• Remote sensing assessment of wetland ecosystem services;
  • Remote sensing for wetland protection;
  • Remote sensing for wetland restoration;
  • Remote sensing of coastal wetlands;
  • Remote sensing of inland wetland;
  • New technology and method of wetland remote sensing;
  • Wetland remote sensing big data;
  • Wetland restoration policies and measures.

Prof. Dr. Xiyong Hou
Prof. Dr. Weiwei Sun
Prof. Dr. Dehua Mao
Dr. Chao Chen
Dr. Dong Li
Guest Editors

Manuscript Submission Information

Manuscripts should be submitted online at www.mdpi.com by registering and logging in to this website. Once you are registered, click here to go to the submission form. Manuscripts can be submitted until the deadline. All submissions that pass pre-check are peer-reviewed. Accepted papers will be published continuously in the journal (as soon as accepted) and will be listed together on the special issue website. Research articles, review articles as well as short communications are invited. For planned papers, a title and short abstract (about 100 words) can be sent to the Editorial Office for announcement on this website.

Submitted manuscripts should not have been published previously, nor be under consideration for publication elsewhere (except conference proceedings papers). All manuscripts are thoroughly refereed through a single-blind peer-review process. A guide for authors and other relevant information for submission of manuscripts is available on the Instructions for Authors page. Remote Sensing is an international peer-reviewed open access semimonthly journal published by MDPI.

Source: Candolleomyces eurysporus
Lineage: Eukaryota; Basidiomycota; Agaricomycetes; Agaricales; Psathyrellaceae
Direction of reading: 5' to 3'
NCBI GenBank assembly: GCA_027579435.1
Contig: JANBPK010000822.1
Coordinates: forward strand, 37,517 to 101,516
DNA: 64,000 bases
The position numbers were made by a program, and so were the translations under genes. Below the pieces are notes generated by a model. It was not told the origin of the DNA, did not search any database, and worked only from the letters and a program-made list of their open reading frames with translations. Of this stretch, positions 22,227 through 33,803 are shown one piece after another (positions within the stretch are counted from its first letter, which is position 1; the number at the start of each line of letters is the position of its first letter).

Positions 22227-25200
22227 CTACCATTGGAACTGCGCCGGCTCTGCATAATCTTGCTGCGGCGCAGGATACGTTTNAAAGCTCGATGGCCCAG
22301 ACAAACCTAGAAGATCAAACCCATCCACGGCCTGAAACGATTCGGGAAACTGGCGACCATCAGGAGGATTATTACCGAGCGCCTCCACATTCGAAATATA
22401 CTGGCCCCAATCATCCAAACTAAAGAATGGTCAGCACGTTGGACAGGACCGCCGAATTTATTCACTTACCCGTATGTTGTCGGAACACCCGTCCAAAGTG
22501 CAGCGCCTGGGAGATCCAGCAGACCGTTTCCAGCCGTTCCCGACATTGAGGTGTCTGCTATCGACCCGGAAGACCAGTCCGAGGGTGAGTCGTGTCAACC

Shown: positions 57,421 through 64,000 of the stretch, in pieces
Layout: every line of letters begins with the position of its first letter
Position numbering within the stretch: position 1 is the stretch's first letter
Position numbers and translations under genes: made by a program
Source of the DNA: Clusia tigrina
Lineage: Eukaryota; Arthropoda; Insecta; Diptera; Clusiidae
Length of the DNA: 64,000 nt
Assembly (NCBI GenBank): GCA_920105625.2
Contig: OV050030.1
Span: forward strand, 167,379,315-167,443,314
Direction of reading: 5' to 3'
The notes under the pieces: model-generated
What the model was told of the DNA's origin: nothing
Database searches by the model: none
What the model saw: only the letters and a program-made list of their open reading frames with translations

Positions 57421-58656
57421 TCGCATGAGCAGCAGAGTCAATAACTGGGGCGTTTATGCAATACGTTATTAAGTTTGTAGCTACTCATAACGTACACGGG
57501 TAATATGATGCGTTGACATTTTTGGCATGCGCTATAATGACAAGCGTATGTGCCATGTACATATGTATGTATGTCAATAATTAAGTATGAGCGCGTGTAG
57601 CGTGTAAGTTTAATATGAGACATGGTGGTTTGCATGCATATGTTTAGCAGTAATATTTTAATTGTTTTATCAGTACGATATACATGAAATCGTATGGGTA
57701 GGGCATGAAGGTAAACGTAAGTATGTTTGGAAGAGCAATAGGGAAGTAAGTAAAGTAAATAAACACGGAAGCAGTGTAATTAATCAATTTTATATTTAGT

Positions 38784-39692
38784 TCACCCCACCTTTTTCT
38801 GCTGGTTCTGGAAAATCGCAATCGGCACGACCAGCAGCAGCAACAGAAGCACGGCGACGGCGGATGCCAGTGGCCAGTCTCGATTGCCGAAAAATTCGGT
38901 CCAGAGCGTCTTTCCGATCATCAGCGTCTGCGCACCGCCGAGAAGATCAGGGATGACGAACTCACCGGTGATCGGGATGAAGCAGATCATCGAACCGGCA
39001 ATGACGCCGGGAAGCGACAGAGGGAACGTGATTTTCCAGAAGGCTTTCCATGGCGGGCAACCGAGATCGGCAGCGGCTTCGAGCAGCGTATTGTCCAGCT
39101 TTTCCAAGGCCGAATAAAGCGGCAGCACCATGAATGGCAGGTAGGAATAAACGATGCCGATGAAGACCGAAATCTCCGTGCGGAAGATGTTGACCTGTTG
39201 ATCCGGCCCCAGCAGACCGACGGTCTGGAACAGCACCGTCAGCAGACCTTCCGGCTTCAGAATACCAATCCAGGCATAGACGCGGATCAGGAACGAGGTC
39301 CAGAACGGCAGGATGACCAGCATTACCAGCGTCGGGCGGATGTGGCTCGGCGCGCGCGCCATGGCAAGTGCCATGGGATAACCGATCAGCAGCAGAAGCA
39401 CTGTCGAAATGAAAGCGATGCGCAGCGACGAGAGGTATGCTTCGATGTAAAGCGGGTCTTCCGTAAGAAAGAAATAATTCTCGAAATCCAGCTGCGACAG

Please visit the Instructions for Authors page before submitting a manuscript. The Article Processing Charge (APC) for publication in this open access journal is 2700 CHF (Swiss Francs). Submitted papers should be well formatted and use good English. Authors may use MDPI's English editing service prior to publication or during author revisions.

Keywords

  • wetland
  • wetland functions
  • wetland ecosystem services
  • wetland degradation
  • wetland protection
  • wetland restoration
  • multisource remote sensing
  • quantitative remote sensing
  • machine learning
  • sustainable development

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Published Papers (7 papers)

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Research

21 pages, 9003 KiB  
Article
Analysis of the Spatiotemporal Characteristics and Influencing Factors of the NDVI Based on the GEE Cloud Platform and Landsat Images
by Zhisong Liu, Yankun Chen and Chao Chen
Remote Sens. 2023, 15(20), 4980; https://doi.org/10.3390/rs15204980 - 16 Oct 2023
Cited by 2 | Viewed by 1129
Abstract
Vegetation is an important type of land cover. Long-term, large-scale, and high-precision vegetation monitoring is of great significance for ecological environment investigation and regional sustainable development in protected areas. This paper develops a long-term remote sensing monitoring method for vegetation by calculating the [...] Read more.